I agree with this, in that I think he should get a chance to prove himself. However, you’re talking as if there is no reason to be skeptical about him – that most of the skepticism has been unfair. If scouts are saying his bat may not cut it in the majors, then that is a good reason for skepticism.

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        • Brandon says:

          Scouts are notoriously unreliable in their measurement of player potential, because of the enormous margins of error involved in the profession and with human development. Putting your faith in scouts’ forecasts is like putting your faith in economists’ forecasts.

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  4. tz says:

    Hamilton’s minor league hitting since playing full-season ball

    Age 20: 103 wRC+ in low A ball
    Age 21: 128 wRC+ split between high A and AA
    Age 22: 82 wRC+ in AAA ball.

    Yup, we should conclude that the guy’s never gonna be able to hit in the majors.

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  5. Hurtlockertwo says:

    Should his good defense also be counted in his value? A team can run for a slow, good hitting, poor fielding outfielder in the later innings to get the speed on the base and a good defensive replacement in a close game.

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    • Gabriel says:

      Want to echo this — his potential outfield value should be explored. If he could occasionally start (and bat 9th, after the pitcher?) and be a good defensive substitution on days he didn’t start, that’d be very useful to have and his running would just be a bonus.

      Now, I don’t know the scouting reports on his defense. If he’s speedy, but doesn’t read the ball well, that would seriously reduce his value.

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    • snapper says:

      Why do you assume he’s a good defensive CF?

      He just moved to the position, and speed alone doesn’t make you a good CF.

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  6. lex logan says:

    Seems obvious to bat Hamilton ninth, putting his speed in front of the top of the order without giving him the most PA’s in the lineup. My order would be Phillips, Votto, Ludwick, Bruce, Frazier, Mesoraco, Cozart, Pitcher, Hamilton. If Hamilton proves to be a plus defensive player he wouldn’t have to hit all that well to be an asset batting ninth. Phillips had his best season leading off and Votto’s skills are excellent for #2.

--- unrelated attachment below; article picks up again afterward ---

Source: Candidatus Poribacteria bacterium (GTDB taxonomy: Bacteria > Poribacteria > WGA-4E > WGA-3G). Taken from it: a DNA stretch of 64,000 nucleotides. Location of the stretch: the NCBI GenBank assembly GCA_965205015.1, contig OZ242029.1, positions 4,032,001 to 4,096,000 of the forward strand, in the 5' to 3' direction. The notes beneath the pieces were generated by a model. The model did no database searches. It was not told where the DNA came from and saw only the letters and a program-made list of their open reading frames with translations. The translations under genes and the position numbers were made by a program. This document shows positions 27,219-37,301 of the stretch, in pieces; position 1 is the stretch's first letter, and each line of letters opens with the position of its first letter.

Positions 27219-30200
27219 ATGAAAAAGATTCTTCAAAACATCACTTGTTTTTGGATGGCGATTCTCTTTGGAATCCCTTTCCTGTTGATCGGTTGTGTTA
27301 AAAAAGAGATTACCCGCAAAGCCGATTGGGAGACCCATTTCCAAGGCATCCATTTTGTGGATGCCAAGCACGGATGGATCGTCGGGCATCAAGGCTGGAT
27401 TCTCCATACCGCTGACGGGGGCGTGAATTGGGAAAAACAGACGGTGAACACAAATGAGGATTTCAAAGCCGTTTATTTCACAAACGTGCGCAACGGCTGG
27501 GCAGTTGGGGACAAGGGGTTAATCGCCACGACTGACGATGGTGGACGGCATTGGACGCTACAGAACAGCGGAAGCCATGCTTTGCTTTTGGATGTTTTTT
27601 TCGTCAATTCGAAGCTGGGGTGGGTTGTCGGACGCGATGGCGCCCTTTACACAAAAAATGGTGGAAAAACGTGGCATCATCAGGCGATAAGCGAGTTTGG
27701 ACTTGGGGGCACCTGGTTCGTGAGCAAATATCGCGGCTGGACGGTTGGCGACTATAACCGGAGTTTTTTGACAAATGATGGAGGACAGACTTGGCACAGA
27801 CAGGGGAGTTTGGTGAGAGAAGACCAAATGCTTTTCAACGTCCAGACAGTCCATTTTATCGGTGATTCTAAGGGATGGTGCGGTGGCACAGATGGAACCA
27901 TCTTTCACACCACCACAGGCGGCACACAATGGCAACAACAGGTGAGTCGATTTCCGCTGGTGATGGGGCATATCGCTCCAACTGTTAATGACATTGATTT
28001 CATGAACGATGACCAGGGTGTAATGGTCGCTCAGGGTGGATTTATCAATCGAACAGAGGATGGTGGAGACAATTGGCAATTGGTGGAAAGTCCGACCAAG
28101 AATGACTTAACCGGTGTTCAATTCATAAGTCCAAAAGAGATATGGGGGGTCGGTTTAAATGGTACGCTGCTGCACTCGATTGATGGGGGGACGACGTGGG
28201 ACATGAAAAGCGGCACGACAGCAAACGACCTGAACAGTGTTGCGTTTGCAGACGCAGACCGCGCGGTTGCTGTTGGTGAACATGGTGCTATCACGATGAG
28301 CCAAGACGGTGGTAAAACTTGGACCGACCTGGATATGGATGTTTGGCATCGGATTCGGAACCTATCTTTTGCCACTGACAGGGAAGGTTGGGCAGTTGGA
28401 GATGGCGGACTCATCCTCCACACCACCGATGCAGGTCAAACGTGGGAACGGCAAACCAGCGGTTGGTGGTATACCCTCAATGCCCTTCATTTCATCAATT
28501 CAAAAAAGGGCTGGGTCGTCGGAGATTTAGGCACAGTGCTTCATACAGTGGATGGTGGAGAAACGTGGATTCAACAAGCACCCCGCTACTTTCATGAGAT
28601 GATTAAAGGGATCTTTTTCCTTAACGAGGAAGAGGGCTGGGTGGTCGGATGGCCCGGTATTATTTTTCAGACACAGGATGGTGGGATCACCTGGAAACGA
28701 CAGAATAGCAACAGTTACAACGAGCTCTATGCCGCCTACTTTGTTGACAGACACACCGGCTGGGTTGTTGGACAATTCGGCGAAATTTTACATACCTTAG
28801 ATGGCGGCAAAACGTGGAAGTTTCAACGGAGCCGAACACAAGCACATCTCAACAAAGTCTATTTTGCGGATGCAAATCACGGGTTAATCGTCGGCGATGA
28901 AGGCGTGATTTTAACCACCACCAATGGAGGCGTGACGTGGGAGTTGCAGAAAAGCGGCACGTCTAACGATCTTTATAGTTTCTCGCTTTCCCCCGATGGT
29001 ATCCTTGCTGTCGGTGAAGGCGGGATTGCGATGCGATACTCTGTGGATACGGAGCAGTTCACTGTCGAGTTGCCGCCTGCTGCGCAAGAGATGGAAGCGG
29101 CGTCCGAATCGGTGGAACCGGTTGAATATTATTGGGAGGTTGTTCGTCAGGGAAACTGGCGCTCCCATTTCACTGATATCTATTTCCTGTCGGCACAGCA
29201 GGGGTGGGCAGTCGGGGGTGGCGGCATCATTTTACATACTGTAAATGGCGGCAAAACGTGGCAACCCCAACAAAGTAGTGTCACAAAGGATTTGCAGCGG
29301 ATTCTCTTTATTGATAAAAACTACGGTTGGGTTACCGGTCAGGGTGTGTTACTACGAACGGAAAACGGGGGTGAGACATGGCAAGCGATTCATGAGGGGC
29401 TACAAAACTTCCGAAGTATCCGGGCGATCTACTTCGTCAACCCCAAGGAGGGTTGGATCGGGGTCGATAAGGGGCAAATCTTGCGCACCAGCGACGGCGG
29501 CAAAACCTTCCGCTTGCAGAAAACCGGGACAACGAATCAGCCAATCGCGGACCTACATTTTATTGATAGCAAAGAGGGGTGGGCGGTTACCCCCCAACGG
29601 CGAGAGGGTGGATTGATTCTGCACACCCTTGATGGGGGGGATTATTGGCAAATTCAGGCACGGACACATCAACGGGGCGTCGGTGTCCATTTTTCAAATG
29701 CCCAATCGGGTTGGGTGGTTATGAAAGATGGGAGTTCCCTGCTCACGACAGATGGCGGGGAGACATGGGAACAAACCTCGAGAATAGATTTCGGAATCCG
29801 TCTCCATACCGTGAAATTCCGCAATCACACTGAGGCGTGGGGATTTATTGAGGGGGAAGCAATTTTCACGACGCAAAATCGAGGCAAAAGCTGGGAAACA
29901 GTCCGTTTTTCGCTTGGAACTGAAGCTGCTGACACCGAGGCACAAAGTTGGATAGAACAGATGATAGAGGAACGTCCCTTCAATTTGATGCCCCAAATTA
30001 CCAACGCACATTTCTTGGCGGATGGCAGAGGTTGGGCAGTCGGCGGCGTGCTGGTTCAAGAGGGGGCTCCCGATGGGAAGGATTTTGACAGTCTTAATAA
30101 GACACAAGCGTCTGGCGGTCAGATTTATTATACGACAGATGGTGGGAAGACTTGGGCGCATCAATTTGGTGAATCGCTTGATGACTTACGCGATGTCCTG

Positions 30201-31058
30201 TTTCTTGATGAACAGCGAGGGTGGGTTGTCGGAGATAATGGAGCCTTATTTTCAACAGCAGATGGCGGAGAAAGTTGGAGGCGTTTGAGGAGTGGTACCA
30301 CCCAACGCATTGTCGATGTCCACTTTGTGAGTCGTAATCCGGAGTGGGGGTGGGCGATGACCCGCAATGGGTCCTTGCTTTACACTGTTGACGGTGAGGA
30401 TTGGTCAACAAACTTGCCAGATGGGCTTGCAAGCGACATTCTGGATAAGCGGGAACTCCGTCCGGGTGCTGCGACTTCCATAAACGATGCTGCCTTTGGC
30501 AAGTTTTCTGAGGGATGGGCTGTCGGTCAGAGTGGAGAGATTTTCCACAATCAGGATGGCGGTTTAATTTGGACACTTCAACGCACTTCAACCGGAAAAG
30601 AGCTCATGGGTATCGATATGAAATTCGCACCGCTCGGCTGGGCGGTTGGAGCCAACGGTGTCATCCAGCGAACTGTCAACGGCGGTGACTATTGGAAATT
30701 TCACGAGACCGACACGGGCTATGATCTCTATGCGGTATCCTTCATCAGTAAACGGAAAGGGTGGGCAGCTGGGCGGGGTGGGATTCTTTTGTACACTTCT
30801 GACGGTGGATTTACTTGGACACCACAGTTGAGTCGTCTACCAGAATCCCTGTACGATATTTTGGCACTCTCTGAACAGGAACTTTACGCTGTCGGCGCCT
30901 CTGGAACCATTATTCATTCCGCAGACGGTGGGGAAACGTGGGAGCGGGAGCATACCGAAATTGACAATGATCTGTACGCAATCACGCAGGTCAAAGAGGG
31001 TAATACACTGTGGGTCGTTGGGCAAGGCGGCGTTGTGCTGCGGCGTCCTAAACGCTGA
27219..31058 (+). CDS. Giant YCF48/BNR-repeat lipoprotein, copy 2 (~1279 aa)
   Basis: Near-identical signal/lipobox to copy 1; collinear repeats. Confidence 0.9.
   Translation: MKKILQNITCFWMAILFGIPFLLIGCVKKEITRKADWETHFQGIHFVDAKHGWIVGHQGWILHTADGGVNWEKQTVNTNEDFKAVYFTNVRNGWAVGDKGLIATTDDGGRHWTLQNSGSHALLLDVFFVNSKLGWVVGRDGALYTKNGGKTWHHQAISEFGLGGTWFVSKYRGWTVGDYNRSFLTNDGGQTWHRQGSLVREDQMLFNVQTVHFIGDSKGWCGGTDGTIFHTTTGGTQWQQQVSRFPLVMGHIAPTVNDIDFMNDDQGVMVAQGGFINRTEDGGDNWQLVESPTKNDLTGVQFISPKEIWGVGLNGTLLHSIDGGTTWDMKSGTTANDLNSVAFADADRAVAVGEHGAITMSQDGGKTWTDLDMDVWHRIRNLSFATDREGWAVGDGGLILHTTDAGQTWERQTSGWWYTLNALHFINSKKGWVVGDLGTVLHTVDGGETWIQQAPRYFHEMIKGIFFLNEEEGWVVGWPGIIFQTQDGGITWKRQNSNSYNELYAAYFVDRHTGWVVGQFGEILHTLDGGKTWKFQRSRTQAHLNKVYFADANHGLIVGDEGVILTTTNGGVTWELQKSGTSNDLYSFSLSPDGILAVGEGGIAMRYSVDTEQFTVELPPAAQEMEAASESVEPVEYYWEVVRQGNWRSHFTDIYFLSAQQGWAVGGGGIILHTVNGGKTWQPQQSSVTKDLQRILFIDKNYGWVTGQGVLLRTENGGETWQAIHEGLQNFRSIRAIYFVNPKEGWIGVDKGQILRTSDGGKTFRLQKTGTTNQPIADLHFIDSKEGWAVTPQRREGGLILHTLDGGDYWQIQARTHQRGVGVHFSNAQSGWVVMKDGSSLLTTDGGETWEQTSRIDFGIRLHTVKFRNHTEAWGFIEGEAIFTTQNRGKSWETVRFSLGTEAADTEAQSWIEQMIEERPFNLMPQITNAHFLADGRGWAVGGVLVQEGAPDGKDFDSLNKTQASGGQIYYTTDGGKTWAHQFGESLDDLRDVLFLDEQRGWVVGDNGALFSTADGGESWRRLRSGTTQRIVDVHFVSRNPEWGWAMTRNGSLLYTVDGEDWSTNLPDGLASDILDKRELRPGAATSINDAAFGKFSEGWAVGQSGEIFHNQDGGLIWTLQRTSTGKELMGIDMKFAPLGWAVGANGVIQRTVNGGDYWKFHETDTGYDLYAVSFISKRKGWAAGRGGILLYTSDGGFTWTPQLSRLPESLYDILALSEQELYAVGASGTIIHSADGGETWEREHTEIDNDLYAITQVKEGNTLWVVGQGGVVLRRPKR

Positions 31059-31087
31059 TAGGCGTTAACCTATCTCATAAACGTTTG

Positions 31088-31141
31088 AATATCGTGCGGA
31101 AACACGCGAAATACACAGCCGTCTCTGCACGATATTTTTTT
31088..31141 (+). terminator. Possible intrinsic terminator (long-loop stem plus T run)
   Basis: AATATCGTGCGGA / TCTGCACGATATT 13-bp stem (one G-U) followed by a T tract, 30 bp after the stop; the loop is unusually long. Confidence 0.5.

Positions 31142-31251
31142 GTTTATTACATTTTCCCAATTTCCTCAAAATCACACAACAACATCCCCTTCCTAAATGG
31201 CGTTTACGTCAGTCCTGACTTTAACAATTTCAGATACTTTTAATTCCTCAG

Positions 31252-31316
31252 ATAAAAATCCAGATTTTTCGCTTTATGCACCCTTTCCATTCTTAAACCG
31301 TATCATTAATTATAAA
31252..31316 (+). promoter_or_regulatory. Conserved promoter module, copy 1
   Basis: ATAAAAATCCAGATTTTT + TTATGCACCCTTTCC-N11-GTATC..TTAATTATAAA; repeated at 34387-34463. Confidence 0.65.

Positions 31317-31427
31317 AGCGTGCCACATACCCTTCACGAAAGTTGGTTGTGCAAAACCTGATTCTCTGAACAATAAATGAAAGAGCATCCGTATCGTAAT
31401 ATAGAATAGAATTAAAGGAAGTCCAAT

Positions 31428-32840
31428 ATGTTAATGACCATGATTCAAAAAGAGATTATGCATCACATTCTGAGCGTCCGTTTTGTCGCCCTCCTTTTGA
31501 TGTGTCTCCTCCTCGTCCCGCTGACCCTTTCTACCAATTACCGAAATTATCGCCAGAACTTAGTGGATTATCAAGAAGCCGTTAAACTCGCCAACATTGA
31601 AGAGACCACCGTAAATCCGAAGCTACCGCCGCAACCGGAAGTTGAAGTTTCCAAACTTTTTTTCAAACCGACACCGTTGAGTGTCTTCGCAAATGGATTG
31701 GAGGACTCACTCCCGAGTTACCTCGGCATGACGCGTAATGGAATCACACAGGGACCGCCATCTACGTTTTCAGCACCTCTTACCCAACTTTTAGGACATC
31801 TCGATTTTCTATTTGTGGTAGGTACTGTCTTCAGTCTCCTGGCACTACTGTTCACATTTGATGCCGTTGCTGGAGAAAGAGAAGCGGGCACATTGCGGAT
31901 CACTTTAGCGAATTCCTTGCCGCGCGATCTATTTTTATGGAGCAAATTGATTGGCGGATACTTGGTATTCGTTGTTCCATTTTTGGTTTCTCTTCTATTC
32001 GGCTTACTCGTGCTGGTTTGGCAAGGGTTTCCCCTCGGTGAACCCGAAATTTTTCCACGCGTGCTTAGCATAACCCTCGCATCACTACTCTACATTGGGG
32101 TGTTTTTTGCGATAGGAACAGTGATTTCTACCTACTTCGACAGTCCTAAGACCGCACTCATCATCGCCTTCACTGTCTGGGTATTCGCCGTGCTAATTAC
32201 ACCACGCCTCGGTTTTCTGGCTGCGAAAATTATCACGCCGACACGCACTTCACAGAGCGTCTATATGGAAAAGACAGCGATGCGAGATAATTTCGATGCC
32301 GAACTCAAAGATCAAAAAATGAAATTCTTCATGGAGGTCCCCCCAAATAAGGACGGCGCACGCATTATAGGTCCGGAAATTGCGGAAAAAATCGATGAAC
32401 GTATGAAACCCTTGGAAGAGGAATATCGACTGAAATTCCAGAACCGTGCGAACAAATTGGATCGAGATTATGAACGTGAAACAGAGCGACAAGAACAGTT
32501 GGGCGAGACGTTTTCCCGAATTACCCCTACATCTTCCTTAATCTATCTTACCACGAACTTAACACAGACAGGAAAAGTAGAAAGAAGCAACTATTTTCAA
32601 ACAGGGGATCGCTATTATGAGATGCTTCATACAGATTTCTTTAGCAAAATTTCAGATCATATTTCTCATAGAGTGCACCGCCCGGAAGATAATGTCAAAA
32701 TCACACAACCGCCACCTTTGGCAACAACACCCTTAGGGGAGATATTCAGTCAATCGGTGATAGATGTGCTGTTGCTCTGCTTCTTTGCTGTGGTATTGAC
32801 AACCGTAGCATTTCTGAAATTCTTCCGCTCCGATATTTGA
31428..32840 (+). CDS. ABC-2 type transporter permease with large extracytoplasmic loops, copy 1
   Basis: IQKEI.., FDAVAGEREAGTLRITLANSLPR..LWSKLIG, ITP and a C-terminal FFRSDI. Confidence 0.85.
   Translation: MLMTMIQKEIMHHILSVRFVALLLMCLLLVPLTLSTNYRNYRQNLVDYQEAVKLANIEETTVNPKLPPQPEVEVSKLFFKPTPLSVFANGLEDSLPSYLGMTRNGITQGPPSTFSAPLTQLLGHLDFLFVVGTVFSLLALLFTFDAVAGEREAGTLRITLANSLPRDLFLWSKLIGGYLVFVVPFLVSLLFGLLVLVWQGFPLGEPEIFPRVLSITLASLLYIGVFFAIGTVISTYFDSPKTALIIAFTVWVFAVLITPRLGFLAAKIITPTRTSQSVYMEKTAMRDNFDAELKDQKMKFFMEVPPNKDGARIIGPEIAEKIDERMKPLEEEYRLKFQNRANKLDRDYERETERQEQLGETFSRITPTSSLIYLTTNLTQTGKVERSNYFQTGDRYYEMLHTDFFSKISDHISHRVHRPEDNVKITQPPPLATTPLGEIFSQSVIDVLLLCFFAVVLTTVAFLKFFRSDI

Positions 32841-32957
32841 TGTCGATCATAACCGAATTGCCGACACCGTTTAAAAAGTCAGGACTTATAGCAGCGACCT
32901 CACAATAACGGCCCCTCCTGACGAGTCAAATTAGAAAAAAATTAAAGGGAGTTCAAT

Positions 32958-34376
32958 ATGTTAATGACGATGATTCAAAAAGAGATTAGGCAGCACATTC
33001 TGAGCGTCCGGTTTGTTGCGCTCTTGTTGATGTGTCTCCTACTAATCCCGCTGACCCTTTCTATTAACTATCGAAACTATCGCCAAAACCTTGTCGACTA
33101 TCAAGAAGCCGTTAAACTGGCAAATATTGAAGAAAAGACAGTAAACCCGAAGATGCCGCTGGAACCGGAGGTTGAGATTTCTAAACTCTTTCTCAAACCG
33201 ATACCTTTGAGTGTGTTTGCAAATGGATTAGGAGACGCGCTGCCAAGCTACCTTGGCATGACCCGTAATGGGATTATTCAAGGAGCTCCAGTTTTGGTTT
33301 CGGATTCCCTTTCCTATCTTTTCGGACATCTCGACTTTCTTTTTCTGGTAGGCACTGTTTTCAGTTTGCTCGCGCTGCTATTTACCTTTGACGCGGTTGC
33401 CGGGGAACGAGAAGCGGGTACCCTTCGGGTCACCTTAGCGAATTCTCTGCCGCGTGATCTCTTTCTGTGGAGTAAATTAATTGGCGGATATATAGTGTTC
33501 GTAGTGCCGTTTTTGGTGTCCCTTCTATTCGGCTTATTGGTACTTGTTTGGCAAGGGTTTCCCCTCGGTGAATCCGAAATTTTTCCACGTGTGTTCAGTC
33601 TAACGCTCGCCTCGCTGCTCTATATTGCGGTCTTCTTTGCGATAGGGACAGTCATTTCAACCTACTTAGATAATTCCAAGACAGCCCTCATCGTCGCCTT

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    • Iron says:

      Ludwick batting third puts an awful lot of confidence in a bat that is currently projected to be 100 or below wRC+. I love your idea behind Hamilton 9th. But the Reds lineup is pretty low on top or middle of the order guys to make it work. Maybe Philips, Frazier, Votto, Bruce, Lucwick, Mesoraco, Cozart, Pitcher, Hamilton.

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      • Iron says:

        Not that I’d be happy leading off Phillips and his .310 OBP last year and declining speed in that scenario, but the options are pretty slim.

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      • Bip says:

        It was discovered a while ago that the 3rd lineup spot is actually the 5th most important. The order of the lineup spots in order of importance is

        1, 4, 2, 5, 3, 6, 7, 8, 9

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        • Iron says:

          You have the 4th spot being 5th most important and the 3rd sport being 2nd in your list.

          Also, every single team bats their best hitter 3rd or leadoff (depending on how you define ‘best hitter’). They do not do this because they are stupid.

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        • stevenam says:

          They don’t bat the best hitter #3 because they’re stupid, they do it because it’s always been done that way and there’s a logic to it. That logic, however, is flawed, and statistics tell us that the traditional thinking in batting order is not the smartest.

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    • Mark says:

      If you’re going to bat him at the bottom of the order, then put him in front of the pitcher. Nobody in their right mind would pitch around Hamilton to have the “easy out” of the pitcher, because by the time the second pitch is thrown Hamilton could be on third, and the pitcher could sacrifice him in.